March 9, 2010

March 9: Renewed covenants

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By Hannah D. Miller, a senior peace, justice and conflict studies major from Scottdale, Pa.
SCRIPTURE: Joshua 5:9-12 (NRSV)
Scroll down for complete Scripture.

DEVOTIONAL:
God certainly provides for us in many situations. The Israelites are one of the best examples of God’s provision in the Bible. Although they had been wandering in the desert for many years without a home, God gave them manna to eat and hope for the future. This passage in Joshua begins with the statement that Israel has been reconciled to God – that the “disgrace of Egypt” has been rolled away. At Gilgal, the Israelites celebrate the Passover, a reminder that God has protected them from death and despair and has made God’s love and grace known to them.

After the Passover is celebrated, once again reminding the Israelites of God’s faithfulness, the manna disappears, marking the end of wandering for the Israelites. Even though the Israelites began to eat the produce from the land and manna stopped coming, it did not mean that God ceased to provide for the Israelites. God’s provision instead came from the routine work of the land. The Israelites ate from the bounty of the earth, a part of God’s perfect creation. So while they had to let go of the miraculous food provision of manna that God had provided through the years of wandering uncertainty, they held on to God’s continued protection.

This passage speaks of new times and a chance for new beginnings. God has taken away our disgrace! The time of Lent reminds us that God provides in many different circumstances, and God’s provision can be found not only through miracles and the mundane, but also through renewed covenants with God, creation and each other.

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SCRIPTURE: Joshua 5:9-12 (NRSV)
The Lord said to Joshua, ‘Today I have rolled away from you the disgrace of Egypt.’ And so that place is called Gilgal to this day.
While the Israelites were encamped in Gilgal they kept the passover in the evening on the fourteenth day of the month in the plains of Jericho. On the day after the passover, on that very day, they ate the produce of the land, unleavened cakes and parched grain. The manna ceased on the day they ate the produce of the land, and the Israelites no longer had manna; they ate the crops of the land of Canaan that year.

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Comments (11)

  1. I was a little under whellmed by this verse. Not much happening. But as I sat with it, I thought about the word “manna”. and what it evoked – the direct presence and care of God. The emotion that came to me was the sense of grief and loss as the Israelites lost the care of the manna – like a baby leaving the womb, I felt the sense of transistion, that is necessary, and even essential for your growth and survival, but is still sad, and I don’t want to do it! Finally the message for me seemed to be that, even as God seems to move away from direct involvement in our lives and care, God is still there for us, ready for us to call. ANd that it is necessary for our spiritual growth. Peace!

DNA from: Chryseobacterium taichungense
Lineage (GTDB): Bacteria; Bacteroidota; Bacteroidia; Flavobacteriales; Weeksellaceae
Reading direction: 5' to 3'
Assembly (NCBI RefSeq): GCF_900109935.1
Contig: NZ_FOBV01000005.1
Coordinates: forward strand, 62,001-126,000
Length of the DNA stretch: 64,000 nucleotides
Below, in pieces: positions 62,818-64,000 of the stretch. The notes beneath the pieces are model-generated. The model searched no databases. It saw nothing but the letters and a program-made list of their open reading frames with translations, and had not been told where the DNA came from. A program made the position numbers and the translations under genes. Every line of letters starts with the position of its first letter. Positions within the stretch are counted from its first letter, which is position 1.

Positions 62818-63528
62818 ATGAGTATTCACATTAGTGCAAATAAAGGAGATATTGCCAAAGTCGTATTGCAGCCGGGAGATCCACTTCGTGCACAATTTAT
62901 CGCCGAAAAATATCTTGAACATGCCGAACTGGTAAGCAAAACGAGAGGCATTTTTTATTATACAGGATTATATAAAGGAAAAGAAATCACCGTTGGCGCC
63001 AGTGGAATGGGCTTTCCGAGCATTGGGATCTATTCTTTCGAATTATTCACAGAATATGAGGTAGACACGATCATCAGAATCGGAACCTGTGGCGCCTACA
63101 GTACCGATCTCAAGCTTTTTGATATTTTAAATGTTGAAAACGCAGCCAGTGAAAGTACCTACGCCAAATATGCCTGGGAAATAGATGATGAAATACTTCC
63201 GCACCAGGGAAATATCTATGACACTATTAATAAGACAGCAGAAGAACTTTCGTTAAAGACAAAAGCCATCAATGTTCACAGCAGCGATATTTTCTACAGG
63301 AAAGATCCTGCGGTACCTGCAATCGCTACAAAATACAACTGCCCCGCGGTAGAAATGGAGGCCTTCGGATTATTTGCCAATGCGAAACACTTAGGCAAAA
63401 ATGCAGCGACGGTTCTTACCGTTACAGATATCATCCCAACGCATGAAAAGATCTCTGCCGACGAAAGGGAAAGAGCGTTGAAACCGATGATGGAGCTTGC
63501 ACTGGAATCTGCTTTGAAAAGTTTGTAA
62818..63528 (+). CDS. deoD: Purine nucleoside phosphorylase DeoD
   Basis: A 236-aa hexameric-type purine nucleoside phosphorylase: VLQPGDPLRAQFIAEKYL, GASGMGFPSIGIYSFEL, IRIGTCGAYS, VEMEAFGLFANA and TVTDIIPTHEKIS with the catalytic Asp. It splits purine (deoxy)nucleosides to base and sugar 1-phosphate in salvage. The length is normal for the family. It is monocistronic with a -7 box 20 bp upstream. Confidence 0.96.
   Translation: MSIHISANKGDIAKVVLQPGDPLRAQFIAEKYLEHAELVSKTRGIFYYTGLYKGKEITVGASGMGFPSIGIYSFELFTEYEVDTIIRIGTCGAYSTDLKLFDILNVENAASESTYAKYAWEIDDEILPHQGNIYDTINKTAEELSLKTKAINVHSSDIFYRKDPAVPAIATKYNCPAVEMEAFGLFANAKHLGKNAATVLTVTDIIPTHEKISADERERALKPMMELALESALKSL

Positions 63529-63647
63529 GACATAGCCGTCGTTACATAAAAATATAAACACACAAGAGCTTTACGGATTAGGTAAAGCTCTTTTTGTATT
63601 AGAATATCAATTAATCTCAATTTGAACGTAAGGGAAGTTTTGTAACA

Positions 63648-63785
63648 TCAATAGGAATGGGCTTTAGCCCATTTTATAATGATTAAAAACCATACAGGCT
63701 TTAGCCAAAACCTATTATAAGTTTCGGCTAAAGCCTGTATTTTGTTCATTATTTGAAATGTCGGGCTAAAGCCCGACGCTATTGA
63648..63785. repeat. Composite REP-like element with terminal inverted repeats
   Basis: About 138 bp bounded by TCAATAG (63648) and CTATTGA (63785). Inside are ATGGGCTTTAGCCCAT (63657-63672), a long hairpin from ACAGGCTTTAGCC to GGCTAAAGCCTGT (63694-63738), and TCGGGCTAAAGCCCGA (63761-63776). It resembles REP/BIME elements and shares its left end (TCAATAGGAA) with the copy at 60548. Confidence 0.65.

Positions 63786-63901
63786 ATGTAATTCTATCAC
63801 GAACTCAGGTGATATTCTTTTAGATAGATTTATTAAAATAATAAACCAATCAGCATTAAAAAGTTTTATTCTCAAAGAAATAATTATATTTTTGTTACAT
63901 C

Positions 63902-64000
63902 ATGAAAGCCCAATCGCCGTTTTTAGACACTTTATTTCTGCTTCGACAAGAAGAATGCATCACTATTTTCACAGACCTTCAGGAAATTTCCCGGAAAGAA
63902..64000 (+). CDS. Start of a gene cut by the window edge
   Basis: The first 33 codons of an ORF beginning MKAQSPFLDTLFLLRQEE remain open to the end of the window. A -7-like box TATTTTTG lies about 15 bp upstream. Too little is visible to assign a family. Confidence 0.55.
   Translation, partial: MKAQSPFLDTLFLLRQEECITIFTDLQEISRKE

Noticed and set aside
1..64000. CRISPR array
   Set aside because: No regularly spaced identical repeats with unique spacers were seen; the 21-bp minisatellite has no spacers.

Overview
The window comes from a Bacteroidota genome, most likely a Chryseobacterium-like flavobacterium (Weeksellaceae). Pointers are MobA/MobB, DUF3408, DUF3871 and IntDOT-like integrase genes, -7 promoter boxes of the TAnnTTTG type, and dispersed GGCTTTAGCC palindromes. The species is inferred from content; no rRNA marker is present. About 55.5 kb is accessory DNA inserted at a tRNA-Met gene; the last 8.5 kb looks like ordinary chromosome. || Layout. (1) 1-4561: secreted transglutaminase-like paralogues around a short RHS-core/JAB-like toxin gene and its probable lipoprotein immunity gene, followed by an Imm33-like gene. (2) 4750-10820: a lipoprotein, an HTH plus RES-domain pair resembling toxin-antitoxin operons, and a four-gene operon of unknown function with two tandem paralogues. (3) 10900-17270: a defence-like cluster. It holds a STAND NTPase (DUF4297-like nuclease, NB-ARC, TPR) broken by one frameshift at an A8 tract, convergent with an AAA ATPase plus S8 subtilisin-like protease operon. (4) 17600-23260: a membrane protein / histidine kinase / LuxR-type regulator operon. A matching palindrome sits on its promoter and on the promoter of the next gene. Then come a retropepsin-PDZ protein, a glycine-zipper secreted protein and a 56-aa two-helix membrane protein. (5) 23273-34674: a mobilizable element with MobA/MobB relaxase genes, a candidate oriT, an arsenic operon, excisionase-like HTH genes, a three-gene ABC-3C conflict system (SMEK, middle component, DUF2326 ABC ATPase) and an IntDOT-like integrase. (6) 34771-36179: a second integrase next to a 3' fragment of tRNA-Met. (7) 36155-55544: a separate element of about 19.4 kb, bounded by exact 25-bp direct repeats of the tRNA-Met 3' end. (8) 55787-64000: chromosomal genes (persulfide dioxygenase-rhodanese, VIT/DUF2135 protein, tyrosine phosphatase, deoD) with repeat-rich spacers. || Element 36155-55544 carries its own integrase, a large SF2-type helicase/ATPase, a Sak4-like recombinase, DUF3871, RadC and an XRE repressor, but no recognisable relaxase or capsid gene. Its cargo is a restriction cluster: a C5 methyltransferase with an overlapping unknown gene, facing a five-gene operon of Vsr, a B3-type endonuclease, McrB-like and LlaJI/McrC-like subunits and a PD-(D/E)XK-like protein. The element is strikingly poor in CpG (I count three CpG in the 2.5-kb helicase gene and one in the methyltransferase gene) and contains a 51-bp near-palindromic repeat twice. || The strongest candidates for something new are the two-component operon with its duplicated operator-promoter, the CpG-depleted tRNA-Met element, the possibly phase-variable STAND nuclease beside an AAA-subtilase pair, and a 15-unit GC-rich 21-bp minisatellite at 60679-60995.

Beth March 9, 2010 |
  2. Thanks for reminding of us God’s desire to be in relationship with us by nurturing us with food, words, the gift of creation and humanity. It becomes our responsibility /opportunity to care for and share these wonderful gifts.

    John H. Denlinger March 9, 2010 |
  3. This scripture said “today” that stuck out to me. A shift a new thing. God rules. He is in control.Thank you for sharing.I agree with how you see God in the last paragraph.

    Jennifer Stutzman March 9, 2010 |
  4. God’s provision is just right for where we are in life. Our needs are always anticipated by our heavenly parent. Thanks for your thoughts, Hannah.

    Ruth March 9, 2010 |
  5. You encouraged me today. The Mennonite Church will survive as long as we have students who think and are committed like you who write in this column. Thank You!

    Mary K. Mishler March 9, 2010 |
  6. What a wonderful thought. God takes away our disgrace and renews our hope for our future – even providing place and provision.

    Thank you for this thought.

    ed March 9, 2010 |
  7. Uh… what was the “disgrace of Egypt?” Were the Israelites guilty of turning away from God between the time of Joseph and the beginning of slavery? That would fit the pattern of their behavior throughout their history.

    Shawn March 9, 2010 |
  8. Like the first commenter, I was a bit underwhelmed by this passage, but then I saw the parallels with John 16, when Jesus tells his disciples he is going away, but it is for their good, because God will send the Counselor to them. A different presence, but always present.

    Nanci March 9, 2010 |
  9. Thanks for pointing out the various ways in which God meets our needs. We (I) always want the supernatural manna, but sometime miss the more “mundane” natural ways in which our Father takes care of us.

    Murray March 9, 2010 |
  10. Hannah, Thank you for taking the time to write this devotional and sharing it with us! I have been reflecting on our human tendencies to hold on and not let go. i.e. God meets a need in a miraculous way. Then we want God to keep on meeting us in miraculous ways. But God also meets us in the “mundane” and the mundane becomes holy.

    Donna Mast March 10, 2010 |
  11. I’ve been eating manna sandwiches for years…tasty (and filling)

    Brian Paff March 11, 2010 |